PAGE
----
Wednesday, January 27, 2010

Evil Intent or Honest Disagreement?

A lot of people – even Orthodox ones – are upset at Rabbi Avi Shafran. He has certainly taken his lumps on various issues. In my view unfairly so. The latest volley against him comes in the form of wholesale vicious attacks by various bloggers on the subject of the Haitian earthquake. Rabbi Shafran wrote a post about it upon which I commented here.

The perception by them is that he blamed bloggers and other media who write Lashon Hora or ‘evil speech’ for the Haitian earthquake.

I don’t think he really did that. What he did is ask for a little introspection at a time like this and pointed to ‘evil speech’ as a focal point. He gave a few examples of it on the internet, referenced traditional sources, and quoted contemporary rabbinic leaders in support of doing that.

As I indicated in my previous post - I disagreed with him. Not to say that we shouldn’t be introspective on the very issues he talked about, but because of his omission of a bit of self reflection on the part of those for whom he writes.

I reasoned that if Lashon Hara on our part is what aroused God’s anger then perhaps so too may God have been angered by how some of the larger problems in the Jewish world were dealt with by his employers, the Agudah Moetzes. I need not go into a litany of those. We all know what they are.

But the bottom line is that he was not necessarily wrong in asking for introspection by Jews in one area. It was however my view that he erred in omitting that introspection was also needed by members of his own circle as well in areas that are perhaps of greater concern.

He was not really blaming bloggers – even anti Frum ones – for the earthquake in Haiti. He was just saying that as Jews we should try and see what message there is for us as God’s chosen people. What can we do to improve ourselves.

To be fair, it would really be inappropriate for Rabbi Shafran to criticize his employers - especially since he believes in the Agudah motto that one must heed them. And that even if we agree, we must defer to their judgment since via their greatness in Torah knowledge they most closely express the Torah’s Daas.

Based on this alone how could he possibly criticize them?

So I do not really fault him here. My criticism is really aimed not at him personally but at the very Hashkafa of Bitul Daas to the Gedolim of the Agudah Moetzes. That confers defacto – if not dejure infallibility to them. As I have said many times - I do not agree that the final word of Torah necessarily lies with the Agudah Moetzes.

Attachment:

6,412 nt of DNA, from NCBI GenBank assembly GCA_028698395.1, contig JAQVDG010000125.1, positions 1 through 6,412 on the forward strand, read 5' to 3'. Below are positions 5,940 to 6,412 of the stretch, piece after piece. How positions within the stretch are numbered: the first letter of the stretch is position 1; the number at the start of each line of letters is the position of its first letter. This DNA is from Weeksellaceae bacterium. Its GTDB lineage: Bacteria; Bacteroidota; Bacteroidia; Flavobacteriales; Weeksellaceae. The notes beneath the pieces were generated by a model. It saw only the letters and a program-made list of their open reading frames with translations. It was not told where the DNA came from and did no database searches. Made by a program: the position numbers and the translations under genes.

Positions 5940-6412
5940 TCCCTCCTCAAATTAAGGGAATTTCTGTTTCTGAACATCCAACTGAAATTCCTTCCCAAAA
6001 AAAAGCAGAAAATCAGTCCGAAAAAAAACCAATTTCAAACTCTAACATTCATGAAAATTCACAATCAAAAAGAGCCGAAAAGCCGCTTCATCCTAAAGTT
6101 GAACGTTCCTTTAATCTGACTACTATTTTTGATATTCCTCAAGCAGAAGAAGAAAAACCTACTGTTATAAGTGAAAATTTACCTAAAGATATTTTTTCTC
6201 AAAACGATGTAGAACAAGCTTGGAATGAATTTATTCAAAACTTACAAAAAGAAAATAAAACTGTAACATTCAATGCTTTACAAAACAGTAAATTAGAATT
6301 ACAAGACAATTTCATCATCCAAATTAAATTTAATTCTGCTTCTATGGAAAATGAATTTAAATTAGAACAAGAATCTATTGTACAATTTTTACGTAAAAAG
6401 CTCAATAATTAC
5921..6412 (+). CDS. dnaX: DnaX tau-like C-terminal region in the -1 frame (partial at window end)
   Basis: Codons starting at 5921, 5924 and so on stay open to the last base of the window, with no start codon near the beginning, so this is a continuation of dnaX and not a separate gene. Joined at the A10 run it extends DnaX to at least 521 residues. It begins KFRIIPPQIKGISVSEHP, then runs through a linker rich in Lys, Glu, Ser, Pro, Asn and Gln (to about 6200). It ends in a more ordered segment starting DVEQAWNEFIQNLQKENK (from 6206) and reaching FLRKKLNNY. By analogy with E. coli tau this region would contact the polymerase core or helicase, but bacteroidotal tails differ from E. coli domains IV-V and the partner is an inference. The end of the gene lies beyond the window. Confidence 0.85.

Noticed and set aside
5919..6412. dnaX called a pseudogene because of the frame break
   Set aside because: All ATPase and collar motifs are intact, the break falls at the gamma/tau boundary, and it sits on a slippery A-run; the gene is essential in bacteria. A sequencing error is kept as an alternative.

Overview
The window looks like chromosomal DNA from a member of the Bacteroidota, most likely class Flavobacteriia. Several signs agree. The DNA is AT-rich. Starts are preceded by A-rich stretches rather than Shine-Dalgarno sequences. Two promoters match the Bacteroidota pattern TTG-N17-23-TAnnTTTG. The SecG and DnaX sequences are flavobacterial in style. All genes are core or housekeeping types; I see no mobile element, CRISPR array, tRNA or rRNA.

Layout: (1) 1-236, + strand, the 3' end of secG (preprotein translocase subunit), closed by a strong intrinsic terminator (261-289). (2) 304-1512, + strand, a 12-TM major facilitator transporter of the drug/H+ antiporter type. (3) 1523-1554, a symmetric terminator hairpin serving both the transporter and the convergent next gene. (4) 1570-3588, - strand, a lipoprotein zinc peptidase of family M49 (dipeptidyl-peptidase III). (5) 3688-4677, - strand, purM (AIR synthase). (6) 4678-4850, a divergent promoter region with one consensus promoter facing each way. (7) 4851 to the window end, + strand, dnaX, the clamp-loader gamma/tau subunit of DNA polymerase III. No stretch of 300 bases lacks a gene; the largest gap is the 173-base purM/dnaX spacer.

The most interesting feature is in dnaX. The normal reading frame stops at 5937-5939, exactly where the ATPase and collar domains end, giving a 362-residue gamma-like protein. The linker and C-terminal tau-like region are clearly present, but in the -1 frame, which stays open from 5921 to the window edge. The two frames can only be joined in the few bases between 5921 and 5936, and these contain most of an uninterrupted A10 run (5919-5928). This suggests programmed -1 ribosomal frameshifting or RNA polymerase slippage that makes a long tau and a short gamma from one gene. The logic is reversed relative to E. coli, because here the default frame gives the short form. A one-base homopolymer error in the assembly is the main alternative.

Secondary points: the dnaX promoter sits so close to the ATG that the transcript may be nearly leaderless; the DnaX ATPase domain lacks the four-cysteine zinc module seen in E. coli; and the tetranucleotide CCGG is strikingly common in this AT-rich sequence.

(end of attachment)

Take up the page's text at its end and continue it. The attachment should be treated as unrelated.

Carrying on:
That said, Rabbi Shafran has made some serious mistakes. I’m sure he would be the first to admit that. The most notorious one being that article praising Bernie Madoff for apologizing to his investors for stealing 50 billion of their dollars and minimizing Capatin Sully Sullenberger’s heroic skills in flying and landing a disabled aircraft safely in the Hudson River and seeing to it that his passengers remained safe until they were fully rescued.

Even there he was trying to make a point about the importance of Teshuva but as he later admitted, he made it very badly if at all and pulled the whole post.

There were other issues with which I had serious disagreement. Such as his opposition to the Markey Bill - prposed New York State legislation that would have granted a onetime extension of the statute of limitations for victims of sex abused to sue their abusers and enablers. The views of the Agudah Moetzes which he defended were not unreasonable. I strongly disagreed with him but I never questioned his integrity or accused him of evil intent. We each had good reasons for our respective positions.

At the end of the day, I respect Rabbi Shafran’s views even when I disagree with him. He is a brilliant writer and does a great job expressing the Agudah viewpoint. I truly believe he is an honorable man and 100% sincere in his beliefs. I think he expresses them clearly in all of his writings. Furthermore I actually agree with him most of the time. That is a function of the Orthodoxy to which we both belong.